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After graduating from the University of Arizona with a degree in electrical engineering, William "Bill" Mensch has gone on to be a major contributor to the designs of the microprocessors used by Motorola, Apple, Atari, Nintendo and more. One of Embedded Computing Design’s 2017 Top Embedded Innovators, Mensch also helped establish the fabless semiconductor business model upon founding WDC in 1978. 

"I was involved with pioneering both the intellectual property, IP cores, business model and the 'fabless' semiconductor business model used by many companies today," Mensch said. "My philosophy from the beginning has been 'when my licensees succeed, we succeed!' WDC’s IP licensing today holds true to this original philosophy and is flexible and customizable to support both the application and the licensees’ best interests."

Recent electrical and computer engineering graduate Ben Chrysler was awarded a National Science Foundation fellowship, and will begin a doctorate in optical sciences in the fall. He studies the efficiency of photovoltaic solar modules using optical techniques to make better use of the sun's energy.

The College of Engineering’s Micro/Nano Fabrication Center is one of three high-level labs that can be found on the UA campus.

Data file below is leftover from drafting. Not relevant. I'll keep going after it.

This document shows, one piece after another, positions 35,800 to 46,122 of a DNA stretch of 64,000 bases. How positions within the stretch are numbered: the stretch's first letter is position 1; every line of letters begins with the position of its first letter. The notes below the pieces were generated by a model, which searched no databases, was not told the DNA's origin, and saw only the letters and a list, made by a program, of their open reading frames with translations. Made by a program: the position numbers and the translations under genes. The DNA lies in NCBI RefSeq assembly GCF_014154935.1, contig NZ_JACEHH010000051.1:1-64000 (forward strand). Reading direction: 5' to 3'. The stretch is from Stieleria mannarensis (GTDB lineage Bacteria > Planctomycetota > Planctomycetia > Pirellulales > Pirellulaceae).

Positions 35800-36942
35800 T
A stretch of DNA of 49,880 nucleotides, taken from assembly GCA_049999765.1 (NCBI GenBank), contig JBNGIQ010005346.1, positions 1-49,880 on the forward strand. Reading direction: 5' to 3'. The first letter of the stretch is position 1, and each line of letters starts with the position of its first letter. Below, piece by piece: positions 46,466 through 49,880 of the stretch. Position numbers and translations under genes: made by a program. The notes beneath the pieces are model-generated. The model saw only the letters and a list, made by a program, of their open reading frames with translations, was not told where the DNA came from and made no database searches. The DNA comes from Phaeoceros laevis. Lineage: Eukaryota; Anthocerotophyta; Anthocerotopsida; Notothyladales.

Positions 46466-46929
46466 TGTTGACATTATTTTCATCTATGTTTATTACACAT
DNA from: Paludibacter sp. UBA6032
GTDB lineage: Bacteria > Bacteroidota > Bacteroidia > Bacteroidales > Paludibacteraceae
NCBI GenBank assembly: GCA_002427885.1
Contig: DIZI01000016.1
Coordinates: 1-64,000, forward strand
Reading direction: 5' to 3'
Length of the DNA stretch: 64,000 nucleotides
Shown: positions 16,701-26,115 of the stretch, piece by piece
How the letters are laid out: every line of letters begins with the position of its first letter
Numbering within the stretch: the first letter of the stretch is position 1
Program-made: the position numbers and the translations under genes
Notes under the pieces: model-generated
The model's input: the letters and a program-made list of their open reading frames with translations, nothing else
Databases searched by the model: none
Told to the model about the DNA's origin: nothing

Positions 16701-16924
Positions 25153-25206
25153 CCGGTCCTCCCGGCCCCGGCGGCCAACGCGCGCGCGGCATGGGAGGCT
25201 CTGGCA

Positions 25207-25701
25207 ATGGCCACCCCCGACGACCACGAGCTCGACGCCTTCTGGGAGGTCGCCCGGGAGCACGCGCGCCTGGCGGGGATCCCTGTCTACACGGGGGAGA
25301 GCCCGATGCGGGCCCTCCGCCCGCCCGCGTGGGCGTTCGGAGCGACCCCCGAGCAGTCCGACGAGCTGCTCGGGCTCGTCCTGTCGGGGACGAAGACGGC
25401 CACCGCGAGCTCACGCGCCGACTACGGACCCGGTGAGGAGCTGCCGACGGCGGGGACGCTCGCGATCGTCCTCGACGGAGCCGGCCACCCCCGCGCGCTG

The high-tech clean room is located on the first floor of the Electrical and Computer Engineering Building, and boasts a variety of equipment and stations that are used to make different kinds of mechanical and engineering technology, such as computer chips and wafers.

“Our goal is to teach students and give them access to everything we have to offer,” said Gregg Cure, maintenance supervisor for the lab. “Which includes the lab equipment and the knowledge of faculty and lab workers.”

HuntenIn just seven months, a team of five undergraduate students, including recent electrical and computer engineering graduate Evelyn Hunten, helped build two 24-inch telescopes from the ground up to track satellites and space junk. "This project was the one I wanted to work on," she said. "It was my first choice. I love the instrumentation behind scientific discoveries."

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University of Arizona College of Engineering